Once again, the frenemies are tragic counterparts in a social class that is hurting. Teach’s rage is otherworldly. Bobby’s sorrowful reception of it without fighting back is heart-breaking. Criss is just smashing. I wanted to run up with alcohol and bandages to help stem the external wounds, knowing Bobby’s soul harm is irreparable. Through both brutalizations by Fishburne’s Donny and Rockwell’s Teach, the audience was silent in tension and anticipation. And then the mood breaks and here comes humor and apologies and I won’t spoil the rest.
The togetherness and human bonds displayed are as rare as the American Buffalo head rare coin Donny believes he had and lost. The coin lures the three who are governed by dreams of wealth, like iron pyrite. The resultant failure of their plans, emotional devastation and self-harm is never dealt with. Only Donny’s soothing of the situation is a partial rectification. Interestingly, whatever the type of friendship Teach, Donny and Bobby have will be strengthened by the thrill of the gambit, the crooked deal, the need to “get over” to salve lives that exist without purpose, overarching destiny or moment, except to move toward death, with “a little help from their friends.”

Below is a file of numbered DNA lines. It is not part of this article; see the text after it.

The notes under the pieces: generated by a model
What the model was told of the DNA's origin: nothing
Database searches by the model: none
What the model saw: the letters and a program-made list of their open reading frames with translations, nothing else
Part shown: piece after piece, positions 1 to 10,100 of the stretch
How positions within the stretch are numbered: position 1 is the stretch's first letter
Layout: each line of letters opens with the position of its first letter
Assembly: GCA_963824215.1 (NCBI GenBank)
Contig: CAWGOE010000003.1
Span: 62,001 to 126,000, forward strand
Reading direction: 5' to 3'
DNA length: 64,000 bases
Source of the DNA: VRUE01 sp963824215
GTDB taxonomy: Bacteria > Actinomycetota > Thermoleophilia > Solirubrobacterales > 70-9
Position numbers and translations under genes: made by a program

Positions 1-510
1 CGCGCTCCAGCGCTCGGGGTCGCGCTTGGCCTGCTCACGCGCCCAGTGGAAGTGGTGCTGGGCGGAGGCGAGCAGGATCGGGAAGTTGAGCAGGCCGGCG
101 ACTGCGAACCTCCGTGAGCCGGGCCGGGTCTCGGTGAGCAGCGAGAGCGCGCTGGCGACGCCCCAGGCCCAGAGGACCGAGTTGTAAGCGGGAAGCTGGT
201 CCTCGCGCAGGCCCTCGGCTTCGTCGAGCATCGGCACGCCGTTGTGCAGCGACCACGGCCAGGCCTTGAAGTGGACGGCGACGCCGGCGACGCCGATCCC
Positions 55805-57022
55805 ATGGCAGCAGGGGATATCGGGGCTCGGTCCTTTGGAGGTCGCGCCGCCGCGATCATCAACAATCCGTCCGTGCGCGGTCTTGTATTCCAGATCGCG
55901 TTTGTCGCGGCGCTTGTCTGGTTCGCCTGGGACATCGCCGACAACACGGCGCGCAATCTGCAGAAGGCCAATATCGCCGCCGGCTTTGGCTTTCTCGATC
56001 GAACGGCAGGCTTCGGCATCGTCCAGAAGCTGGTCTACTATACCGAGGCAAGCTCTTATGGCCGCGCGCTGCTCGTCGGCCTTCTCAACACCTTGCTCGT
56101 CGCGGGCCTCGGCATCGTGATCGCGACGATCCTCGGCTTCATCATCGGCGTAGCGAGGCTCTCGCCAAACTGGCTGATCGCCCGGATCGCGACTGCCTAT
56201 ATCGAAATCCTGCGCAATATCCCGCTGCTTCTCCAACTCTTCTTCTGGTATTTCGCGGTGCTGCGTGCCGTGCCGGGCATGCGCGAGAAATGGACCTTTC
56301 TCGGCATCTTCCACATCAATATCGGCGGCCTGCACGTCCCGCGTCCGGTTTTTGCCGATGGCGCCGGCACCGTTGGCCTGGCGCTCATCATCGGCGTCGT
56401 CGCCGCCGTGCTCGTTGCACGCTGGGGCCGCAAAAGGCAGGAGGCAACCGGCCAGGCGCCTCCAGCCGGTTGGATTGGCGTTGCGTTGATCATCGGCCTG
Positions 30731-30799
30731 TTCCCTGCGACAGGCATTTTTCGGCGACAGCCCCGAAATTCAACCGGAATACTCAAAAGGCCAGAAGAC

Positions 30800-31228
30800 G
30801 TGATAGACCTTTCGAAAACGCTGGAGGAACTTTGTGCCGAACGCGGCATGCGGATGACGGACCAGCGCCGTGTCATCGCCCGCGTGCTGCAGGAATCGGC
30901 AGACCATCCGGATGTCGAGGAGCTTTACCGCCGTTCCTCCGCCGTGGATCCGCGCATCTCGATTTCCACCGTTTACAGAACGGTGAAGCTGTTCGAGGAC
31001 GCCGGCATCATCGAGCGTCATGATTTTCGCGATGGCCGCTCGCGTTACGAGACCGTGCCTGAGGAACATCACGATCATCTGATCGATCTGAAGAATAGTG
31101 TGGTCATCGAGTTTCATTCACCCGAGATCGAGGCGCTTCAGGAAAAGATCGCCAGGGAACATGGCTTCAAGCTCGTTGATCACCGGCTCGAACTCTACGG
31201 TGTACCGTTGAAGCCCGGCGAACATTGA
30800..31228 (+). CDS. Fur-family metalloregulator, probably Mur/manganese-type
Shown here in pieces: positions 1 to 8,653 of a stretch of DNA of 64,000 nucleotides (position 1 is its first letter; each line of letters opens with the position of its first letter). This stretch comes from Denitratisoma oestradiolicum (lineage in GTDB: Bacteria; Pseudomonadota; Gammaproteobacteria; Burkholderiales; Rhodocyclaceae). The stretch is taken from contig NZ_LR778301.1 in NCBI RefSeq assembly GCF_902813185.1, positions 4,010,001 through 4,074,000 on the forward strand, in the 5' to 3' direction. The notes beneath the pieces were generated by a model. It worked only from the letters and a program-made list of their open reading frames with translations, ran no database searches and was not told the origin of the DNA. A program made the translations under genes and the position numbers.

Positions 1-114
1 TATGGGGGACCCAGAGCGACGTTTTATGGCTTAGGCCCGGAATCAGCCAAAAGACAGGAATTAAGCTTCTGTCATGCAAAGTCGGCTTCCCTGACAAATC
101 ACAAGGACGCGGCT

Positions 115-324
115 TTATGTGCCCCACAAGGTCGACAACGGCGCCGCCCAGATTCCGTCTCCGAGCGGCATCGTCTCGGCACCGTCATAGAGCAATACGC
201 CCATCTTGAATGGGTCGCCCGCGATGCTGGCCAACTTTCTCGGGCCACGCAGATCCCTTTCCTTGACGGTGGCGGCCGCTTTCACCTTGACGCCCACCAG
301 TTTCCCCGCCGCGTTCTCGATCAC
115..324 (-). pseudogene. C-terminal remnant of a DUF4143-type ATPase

This portrait of Americana is particularly heady and current. Though the play is apolitical, it does speak to class, the macho bravado of making plans and screwing up, the lure of illegality as cool, and the consolation provided by the older wiser individual who the younger men are fortunate to befriend, though he is a subtle manipulator and user, as they all are in the game of “getting over.”